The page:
, Volume 45, Issue 5, pp 601–606 | Cite as

Role of conservative management in tubercular abdominal cocoon: a case series

  • Vishal SharmaEmail author
  • Harshal S. Mandavdhare
  • Surinder S. Rana
  • Harjeet Singh
  • Amit Kumar
  • Rajesh Gupta
Original Paper



Sclerosing encapsulating peritonitis (Abdominal cocoon) is an uncommon cause of intestinal obstruction and tuberculosis is an important etiology. Appropriate management of this entity is still uncertain.


We did a retrospective analysis of patients with abdominal cocoon who were seen over a two year period at a tertiary care center in North India. We included patients with tubercular abdominal cocoon (TAC) who were managed primarily with antitubercular therapy in the present report. The diagnosis of TAC was made using combination of criteria (radiological or surgical findings of cocoon with evidence of tuberculosis in form of microbiological, histological or biochemical evidence). The clinical presentation, outcome and need for surgery for these patients were retrieved from the records of these cases maintained in a database.


Of 18 patients with abdominal cocoon, 15 patients had underlying tuberculosis. The median age was 28 years (interquartile range 24) and 12 (80%) were males. Three patients had confirmed tuberculosis on basis of microbiological evidence. All had abdominal pain for 1–9 months, and 11 had intestinal obstruction. Twelve patients had positive Mantoux test, none had HIV. Pulmonary tuberculosis was noted in four patients, pleural in five, splenic and intestinal in two each, hepatic and mediastinal lymph-nodal in one each. Thirteen patients were started on usual 4-drug anti-tubercular therapy (ATT) while two cirrhotics needed modified ATT. Three patients were on steroids with ATT and all three improved. One patient was lost to follow up. Of the rest 14 patients, 2 underwent surgery, 1 at initial presentation while another after 4 months of ATT. Overall five patients developed intestinal obstruction while on ATT, one needed surgery and one died of liver failure while others improved with conservative means.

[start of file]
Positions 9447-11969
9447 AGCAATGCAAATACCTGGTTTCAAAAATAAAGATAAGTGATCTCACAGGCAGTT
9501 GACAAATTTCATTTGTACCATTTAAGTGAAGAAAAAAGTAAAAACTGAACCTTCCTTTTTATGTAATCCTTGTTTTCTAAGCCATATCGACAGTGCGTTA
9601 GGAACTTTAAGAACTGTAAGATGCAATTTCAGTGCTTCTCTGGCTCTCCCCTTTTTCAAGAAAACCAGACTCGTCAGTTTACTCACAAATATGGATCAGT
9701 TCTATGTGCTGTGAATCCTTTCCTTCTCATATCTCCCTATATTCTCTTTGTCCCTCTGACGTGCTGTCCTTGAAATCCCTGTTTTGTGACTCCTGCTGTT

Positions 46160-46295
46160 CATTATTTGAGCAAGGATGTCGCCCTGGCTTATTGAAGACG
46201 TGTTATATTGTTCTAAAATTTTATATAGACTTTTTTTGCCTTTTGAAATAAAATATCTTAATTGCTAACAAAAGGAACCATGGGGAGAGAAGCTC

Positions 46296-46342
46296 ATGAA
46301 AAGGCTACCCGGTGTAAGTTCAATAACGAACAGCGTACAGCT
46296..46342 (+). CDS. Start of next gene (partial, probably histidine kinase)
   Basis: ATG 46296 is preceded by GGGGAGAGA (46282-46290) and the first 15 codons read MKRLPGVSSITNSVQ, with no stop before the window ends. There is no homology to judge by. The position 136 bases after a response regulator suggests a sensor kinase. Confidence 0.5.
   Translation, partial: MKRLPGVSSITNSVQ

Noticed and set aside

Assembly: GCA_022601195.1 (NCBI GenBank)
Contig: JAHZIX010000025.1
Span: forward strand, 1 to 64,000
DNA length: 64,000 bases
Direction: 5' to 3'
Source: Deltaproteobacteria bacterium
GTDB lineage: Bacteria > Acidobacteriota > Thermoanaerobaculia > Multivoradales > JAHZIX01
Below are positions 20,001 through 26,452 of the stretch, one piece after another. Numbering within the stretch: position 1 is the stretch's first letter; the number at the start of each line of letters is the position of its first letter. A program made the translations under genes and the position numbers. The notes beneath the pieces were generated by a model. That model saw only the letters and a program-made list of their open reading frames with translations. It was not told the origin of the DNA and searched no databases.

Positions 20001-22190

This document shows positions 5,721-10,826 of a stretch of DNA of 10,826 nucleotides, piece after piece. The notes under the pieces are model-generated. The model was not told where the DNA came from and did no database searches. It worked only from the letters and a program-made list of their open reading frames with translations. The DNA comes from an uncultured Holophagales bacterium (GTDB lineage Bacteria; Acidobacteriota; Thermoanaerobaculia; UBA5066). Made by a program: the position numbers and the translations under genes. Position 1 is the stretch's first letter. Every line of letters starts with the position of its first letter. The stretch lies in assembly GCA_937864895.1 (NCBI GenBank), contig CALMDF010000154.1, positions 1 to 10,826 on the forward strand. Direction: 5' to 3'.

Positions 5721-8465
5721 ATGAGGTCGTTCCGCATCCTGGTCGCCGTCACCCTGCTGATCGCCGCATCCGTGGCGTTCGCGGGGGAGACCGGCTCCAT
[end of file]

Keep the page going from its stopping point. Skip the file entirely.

TAC can be managed conservatively in a subset of patients.


Tuberculous peritonitis Peritoneal encapsulation Abdominal pain Intestinal obstruction Surgery 


Author contributions

VS will be Gurantor; VS, SSR, HSM, HS, AK and RG were involved in care of the patients. VS conceived the idea, collected data, revised the paper; HSM searched the literature, wrote the initial draft; All authors read and approved the final version.

Compliance with ethical standards



Conflict of interest



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Copyright information

© Springer-Verlag Berlin Heidelberg 2017

Authors and Affiliations

  1. 1.Department of GastroenterologyPostgraduate Institute of Medical Education and ResearchChandigarhIndia
  2. 2.Department of SurgeryPostgraduate Institute of Medical Education and ResearchChandigarhIndia

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